I can see why this work has become popular among managers, as it prescribes a sort of ideal organisation in which we'd all like to work. Drawing on chaos and complexity theory, Morgan describes organisations that are dynamic, self-organising and adaptive; very much consistent with the idea of a 'learning organisation' developed by Senge. Like this organisational form, I have my doubts about how much of this has actually been proven empirically, and if you look at the peer-reviewed literature, the evidence is pretty weak. The newest edition acknowledges how idealistic this all sounds (more so than the original version), but holds firm on much of the basics. All in all, this is an interesting work with compelling metaphors and analogies, but I think there are very good reasons why the ideal organisational form he prescribes has very weak and limited evidence in the real world, particularly among the public organisations in which a great deal of organisational activity takes place.
OK, so I am reading this for school, but I LOVE IT!!!! It's for the Organizational Theory and Change course, and it's been able to give me a framework to explain organizations I have been involved with - how they operate, why and what does / does not make sense. As a disclaimer I fully admit to being a theory nerd.
The book takes a "metaphor lens" approach to looking at organizations to explain how they function and communicate. It looks at the benefits and disadvantages of various approaches, within the context of what an organization does. Through the systems approach, components of an organization can be deconstructed and understood.
While the book doesn't tackle traditional business philosophies, it offers a new lens through which you can understand and analyse businesses. The book uses 8 metaphors for this purpose. For instance, metaphor 1 compares the business to a machine. This metaphor stems or of the philosophies businesses inherited from the industrial age mentality and continues till today. You can observe it in the way job descriptions are written with precise detail to ensure that the 'machine' operates consistently. You can also notice it in the 8-hour shifts that factories used to continue production 24/7 by using three 8-hour shifts. This mentality still found its way into the desk job even though you would find it counterproductive. Unlike other business books, this one included enough creativity to help me continue reading till the end. The 4 stars is because the writing doesn't flow well for me because of the ADHD type of citation that tends to pull you in opposite directions.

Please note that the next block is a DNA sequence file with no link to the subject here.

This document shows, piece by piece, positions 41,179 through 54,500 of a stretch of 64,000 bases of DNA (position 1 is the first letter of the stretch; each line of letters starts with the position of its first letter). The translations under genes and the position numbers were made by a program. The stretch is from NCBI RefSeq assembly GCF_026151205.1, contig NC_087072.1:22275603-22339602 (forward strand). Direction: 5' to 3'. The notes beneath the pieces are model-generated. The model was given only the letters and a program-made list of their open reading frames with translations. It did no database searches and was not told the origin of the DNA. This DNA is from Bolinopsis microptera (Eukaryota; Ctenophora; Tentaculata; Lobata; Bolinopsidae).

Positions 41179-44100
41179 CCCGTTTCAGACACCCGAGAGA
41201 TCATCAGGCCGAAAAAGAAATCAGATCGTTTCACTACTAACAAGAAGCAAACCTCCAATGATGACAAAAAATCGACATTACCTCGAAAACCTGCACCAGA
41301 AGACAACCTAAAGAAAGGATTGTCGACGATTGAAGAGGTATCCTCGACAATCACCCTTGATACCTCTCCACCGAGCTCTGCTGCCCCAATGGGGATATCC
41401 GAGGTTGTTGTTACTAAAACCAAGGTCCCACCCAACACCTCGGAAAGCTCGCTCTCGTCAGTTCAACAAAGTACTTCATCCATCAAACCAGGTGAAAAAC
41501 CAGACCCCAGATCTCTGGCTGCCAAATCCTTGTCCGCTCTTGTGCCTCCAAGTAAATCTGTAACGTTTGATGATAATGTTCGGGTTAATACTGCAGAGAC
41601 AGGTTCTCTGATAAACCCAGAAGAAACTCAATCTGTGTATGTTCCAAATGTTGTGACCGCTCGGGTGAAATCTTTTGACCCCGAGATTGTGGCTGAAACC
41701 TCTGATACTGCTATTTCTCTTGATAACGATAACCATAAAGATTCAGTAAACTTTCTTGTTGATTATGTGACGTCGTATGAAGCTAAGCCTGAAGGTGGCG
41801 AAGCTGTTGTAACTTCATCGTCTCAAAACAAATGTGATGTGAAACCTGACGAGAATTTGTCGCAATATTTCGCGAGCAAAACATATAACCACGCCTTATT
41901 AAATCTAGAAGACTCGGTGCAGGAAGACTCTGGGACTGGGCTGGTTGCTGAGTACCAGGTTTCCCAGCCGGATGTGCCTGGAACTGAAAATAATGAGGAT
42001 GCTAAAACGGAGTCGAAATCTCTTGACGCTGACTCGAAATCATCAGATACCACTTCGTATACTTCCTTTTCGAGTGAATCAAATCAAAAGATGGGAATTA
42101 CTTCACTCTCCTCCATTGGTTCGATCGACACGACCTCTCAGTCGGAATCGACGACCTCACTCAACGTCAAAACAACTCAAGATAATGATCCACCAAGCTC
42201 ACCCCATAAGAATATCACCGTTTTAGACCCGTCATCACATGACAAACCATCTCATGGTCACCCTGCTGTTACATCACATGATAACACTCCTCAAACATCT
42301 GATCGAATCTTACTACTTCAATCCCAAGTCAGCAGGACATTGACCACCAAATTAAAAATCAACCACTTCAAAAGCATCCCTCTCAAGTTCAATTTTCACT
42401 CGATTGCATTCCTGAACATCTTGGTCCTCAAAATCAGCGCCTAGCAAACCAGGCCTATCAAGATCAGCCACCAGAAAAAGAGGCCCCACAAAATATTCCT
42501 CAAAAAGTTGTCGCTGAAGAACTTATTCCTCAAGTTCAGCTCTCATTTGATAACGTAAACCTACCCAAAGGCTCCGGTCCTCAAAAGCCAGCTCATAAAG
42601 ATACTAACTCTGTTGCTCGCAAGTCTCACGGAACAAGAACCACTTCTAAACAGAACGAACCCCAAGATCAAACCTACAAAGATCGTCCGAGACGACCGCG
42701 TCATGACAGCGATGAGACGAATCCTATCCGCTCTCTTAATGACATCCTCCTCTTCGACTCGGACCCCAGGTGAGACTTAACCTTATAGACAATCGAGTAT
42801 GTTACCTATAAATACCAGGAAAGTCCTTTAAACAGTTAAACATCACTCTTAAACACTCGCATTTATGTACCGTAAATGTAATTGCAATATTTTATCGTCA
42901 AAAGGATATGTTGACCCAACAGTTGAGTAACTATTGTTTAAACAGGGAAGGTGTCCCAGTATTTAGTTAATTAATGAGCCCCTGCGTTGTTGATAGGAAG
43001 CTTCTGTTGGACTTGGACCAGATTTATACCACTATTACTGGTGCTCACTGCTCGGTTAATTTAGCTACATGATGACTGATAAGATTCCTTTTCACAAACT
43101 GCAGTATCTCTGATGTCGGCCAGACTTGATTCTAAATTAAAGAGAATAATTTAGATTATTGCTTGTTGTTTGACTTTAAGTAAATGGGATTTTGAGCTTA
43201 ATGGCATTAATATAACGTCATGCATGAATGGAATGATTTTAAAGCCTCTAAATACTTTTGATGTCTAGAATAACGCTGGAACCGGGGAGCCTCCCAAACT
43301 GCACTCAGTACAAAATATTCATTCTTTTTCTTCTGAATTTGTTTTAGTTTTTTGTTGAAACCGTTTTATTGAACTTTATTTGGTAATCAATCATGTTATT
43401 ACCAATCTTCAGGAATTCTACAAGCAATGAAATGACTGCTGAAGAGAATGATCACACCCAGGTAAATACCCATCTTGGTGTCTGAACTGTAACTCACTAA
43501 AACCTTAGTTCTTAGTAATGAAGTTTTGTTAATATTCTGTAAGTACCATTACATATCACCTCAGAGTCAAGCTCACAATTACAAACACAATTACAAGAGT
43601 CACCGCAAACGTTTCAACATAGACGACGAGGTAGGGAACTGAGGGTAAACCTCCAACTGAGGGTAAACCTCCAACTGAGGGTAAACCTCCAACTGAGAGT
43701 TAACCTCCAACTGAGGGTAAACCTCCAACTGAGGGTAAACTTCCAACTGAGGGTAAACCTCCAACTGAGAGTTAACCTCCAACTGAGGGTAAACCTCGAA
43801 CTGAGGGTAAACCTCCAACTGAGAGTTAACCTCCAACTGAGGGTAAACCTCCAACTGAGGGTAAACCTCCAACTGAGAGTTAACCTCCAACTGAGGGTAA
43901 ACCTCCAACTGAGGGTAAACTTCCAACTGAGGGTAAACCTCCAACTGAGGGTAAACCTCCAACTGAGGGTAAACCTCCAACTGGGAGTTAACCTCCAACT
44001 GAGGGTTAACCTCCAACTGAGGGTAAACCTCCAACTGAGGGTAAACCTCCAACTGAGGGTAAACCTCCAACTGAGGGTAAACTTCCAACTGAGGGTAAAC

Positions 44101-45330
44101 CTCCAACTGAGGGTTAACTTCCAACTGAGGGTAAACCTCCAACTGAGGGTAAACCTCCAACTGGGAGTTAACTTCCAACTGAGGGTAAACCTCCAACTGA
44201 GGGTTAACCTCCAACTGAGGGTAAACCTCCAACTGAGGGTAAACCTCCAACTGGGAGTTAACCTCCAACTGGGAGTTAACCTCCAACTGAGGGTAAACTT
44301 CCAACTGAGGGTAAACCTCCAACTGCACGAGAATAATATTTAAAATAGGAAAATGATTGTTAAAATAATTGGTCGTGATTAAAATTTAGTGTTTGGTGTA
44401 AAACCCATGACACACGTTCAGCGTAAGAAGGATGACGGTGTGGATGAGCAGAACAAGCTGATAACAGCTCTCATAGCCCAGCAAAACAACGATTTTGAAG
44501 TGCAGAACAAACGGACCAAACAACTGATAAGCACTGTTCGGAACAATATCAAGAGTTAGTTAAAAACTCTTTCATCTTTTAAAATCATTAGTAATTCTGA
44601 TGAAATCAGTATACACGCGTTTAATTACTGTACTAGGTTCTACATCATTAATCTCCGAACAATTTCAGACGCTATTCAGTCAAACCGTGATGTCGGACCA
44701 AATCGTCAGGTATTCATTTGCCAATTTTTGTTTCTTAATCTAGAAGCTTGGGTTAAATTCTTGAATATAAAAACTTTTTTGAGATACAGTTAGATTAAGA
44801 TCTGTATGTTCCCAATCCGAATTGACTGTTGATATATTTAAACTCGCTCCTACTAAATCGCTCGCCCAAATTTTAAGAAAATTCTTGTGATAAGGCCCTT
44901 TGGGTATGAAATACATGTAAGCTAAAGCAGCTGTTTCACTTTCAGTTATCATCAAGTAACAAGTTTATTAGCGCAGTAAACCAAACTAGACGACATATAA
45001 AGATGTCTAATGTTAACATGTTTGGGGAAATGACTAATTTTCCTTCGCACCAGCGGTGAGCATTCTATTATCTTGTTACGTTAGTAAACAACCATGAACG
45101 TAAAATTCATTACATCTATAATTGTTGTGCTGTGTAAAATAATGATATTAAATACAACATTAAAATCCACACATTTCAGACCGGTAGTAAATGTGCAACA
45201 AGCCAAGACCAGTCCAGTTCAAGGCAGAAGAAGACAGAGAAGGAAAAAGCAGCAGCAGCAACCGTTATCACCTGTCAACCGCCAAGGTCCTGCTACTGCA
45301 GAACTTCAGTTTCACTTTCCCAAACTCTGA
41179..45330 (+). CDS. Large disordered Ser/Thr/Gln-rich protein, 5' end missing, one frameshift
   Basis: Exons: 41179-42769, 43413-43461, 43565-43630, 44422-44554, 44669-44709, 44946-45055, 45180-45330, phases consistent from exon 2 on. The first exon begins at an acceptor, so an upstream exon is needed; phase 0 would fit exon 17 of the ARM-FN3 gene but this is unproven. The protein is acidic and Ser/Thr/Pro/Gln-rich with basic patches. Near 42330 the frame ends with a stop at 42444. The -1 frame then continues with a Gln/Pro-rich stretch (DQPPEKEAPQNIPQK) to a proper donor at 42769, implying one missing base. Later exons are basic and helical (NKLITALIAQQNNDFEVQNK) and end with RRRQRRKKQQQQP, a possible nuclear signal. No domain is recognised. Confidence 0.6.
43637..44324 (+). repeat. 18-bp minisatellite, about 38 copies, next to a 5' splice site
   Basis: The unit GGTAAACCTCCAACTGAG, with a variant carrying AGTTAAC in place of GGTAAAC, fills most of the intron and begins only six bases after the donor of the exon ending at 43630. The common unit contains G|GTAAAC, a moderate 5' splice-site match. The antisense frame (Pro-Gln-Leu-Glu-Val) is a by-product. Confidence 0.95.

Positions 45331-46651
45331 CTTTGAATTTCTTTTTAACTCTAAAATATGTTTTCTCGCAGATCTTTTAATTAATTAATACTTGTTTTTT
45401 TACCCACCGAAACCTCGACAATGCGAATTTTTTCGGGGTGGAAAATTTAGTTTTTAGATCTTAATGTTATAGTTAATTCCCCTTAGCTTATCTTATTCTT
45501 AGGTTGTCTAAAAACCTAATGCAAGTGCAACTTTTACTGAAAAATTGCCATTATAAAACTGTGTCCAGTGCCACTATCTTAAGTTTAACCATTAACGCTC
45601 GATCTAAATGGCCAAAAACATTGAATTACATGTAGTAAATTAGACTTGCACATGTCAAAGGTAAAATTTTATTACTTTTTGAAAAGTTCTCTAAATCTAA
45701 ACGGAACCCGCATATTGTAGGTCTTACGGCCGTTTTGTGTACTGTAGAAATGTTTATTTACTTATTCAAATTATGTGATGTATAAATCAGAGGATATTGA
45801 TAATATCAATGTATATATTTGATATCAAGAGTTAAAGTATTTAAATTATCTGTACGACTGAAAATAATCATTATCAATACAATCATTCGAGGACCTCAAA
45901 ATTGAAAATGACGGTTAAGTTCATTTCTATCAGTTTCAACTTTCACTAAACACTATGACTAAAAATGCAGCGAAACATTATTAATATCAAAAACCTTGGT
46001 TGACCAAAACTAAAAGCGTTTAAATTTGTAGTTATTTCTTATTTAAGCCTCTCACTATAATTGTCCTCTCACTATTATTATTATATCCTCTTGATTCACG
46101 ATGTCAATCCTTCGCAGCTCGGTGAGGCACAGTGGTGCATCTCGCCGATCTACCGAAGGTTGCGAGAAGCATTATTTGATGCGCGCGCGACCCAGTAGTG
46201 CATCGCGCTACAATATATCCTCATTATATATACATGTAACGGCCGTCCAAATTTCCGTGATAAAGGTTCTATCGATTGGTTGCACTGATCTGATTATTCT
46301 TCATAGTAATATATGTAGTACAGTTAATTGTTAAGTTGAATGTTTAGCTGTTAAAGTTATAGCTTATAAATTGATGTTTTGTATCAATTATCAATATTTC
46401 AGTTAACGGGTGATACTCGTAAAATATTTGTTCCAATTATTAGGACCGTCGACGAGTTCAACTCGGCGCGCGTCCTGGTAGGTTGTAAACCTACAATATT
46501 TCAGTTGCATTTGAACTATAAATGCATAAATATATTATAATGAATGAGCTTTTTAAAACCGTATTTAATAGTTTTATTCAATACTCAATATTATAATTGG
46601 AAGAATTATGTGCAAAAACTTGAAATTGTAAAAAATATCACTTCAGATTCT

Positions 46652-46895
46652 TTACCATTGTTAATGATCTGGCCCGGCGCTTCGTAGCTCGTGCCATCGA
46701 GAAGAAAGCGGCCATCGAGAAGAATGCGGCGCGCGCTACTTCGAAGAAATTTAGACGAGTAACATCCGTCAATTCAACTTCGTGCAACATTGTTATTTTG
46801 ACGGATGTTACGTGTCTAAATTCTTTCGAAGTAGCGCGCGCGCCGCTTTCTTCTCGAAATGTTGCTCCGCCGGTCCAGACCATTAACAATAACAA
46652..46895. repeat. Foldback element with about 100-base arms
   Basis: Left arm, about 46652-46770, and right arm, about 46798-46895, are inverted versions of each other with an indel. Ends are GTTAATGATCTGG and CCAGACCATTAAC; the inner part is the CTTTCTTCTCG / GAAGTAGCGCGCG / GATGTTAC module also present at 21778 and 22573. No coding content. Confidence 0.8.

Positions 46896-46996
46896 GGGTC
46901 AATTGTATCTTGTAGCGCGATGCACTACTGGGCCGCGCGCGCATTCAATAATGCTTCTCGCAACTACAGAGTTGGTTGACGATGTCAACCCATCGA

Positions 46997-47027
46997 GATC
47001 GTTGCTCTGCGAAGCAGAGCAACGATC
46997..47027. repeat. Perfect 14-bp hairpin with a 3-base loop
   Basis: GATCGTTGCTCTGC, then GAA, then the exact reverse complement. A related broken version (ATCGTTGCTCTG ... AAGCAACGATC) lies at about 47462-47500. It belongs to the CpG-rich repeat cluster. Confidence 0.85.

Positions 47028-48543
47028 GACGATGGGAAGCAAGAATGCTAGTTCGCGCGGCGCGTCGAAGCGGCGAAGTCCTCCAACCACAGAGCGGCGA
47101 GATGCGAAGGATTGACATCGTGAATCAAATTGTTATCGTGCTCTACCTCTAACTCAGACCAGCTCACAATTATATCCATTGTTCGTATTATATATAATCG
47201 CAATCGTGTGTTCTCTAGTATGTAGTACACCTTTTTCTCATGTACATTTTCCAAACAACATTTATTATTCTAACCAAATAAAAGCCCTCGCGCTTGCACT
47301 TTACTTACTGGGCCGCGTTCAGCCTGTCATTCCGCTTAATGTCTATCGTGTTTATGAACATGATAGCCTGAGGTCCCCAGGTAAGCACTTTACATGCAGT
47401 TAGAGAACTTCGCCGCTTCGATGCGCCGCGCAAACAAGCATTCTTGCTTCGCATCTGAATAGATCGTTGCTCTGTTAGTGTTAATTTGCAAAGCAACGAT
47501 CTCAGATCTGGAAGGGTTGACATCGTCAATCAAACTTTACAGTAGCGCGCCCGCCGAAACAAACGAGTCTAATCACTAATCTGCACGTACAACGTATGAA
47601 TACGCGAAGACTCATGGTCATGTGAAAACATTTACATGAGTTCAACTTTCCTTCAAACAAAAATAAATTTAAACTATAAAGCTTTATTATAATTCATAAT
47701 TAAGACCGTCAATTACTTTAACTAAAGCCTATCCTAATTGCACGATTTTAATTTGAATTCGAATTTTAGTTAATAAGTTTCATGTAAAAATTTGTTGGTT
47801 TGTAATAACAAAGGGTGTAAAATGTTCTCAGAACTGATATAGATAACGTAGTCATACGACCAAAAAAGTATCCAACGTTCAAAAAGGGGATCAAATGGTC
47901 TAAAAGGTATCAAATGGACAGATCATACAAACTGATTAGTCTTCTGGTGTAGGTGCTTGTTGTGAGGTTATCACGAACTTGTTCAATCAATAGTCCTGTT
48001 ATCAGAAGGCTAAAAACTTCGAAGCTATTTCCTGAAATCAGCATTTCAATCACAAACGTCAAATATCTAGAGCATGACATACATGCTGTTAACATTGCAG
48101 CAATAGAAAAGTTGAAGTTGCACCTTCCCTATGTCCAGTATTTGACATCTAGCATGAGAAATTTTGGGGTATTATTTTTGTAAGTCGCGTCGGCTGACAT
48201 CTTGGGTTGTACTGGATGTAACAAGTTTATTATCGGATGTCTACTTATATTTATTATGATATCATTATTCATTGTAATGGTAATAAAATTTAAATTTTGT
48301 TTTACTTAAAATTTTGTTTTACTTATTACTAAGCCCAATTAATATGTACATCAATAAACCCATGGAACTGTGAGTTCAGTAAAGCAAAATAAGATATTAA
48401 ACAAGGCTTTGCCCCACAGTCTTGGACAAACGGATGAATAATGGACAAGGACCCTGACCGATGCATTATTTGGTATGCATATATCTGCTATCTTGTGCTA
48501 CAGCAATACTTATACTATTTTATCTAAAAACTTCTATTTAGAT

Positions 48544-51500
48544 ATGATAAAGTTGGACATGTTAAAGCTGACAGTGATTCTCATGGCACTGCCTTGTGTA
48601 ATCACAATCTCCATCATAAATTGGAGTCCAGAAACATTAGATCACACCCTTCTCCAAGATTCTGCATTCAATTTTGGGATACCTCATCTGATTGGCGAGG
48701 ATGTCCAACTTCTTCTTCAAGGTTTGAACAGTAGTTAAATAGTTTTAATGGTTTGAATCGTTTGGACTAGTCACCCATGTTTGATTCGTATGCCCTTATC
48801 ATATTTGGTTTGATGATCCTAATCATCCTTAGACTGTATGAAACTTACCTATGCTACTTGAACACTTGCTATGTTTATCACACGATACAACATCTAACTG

This was lent to me by a friend and had to give it back before fully digesting the 8 metaphors it presents. I could see however that it's the kind of book to have on the bookshelf, to pick up from time to time, to refer back to, to generate ideas and reference. Every page is full of insight and, although more than 30 years old, I'd say most of it is totally relevant today.
I was first introduced to Gareth Morgen's images of organization in an introduction course in Organization and Manangement at my first term of a bachelor program in Management. In retrospect I imagine my introduction to this work as a gathering of organizational academics happy for their reunion, passionately discussing organizational theory while opening new bottles of red wine:
-the passion for the subject and their lingual capabilities are reflected in that this work is great litterature. -the reunion of organizational academics reflects that this is s work of inspiration and perspective widening for the ones that is allready quite familiar with the field. There is not that much room for pedagocial structuring and introducing the ones that is not allready familiar with the scholars and theories presented in this book. -the work has the form of a academic conversation in the sense that it focus on the subjects that is of interest for the ones present there and then, it does not have a need to make sure it has included all that might should be include or argue why a topic is (not) included. -the opening of new bottles of red wine reflects that the ideas introduced in this work starts for the traditional, down to earth that is part of any textbook and ends in deary, new thought, that does not mind introducing controversial and far less structures ideas as wore wine is consumed.
I can remember that our first term organization and management course where concluded with an exam case asing us to analyze Mac Donalds on background of the 3 most relevant methafores. It took us some time with puzzeling to conclude that the 3 fairly objective right methafores would be machine, organizm and culture. What we did not fully understand back then was that machine and organizm, with an addition of culture, political system and/or possibly brain is the most central methafores in more or less any practical business case. this is simply the bread and butter content of his work - the rest is facinating, but never the less creme fraiche.
In addition to not being a good choice for an intruduction course in organization, I belive that the following critique is in place:
-What Morgan (and several other scholars using this concept) refers to as the organism methaphore, covers a very wide range of topics with limited things in common. The Human relations school as an anthi-thesis to Scientific Management and the Sosio-technics as some kind of synthesis is one thing. The system approach and OD a school of thinking closer related to corporate strategy. Ant evolution theory is something completely else than the human orienting that he starts out with. Not to wonder this chapter is so much longer than the machine methaphore.
-the mentioned Corporate strategy is a keyword for topics that belong in this book. Mintzberg (as in development of strategic resources not as in structuring in 5's, Ansoff's strategic planning and not to mention Total quality management (and may be business process reengenering) does in dead have their place in this book. I especially miss the flavor that TQM could give to the machine metaphore chapter. I good publisher could identified this shortcomings.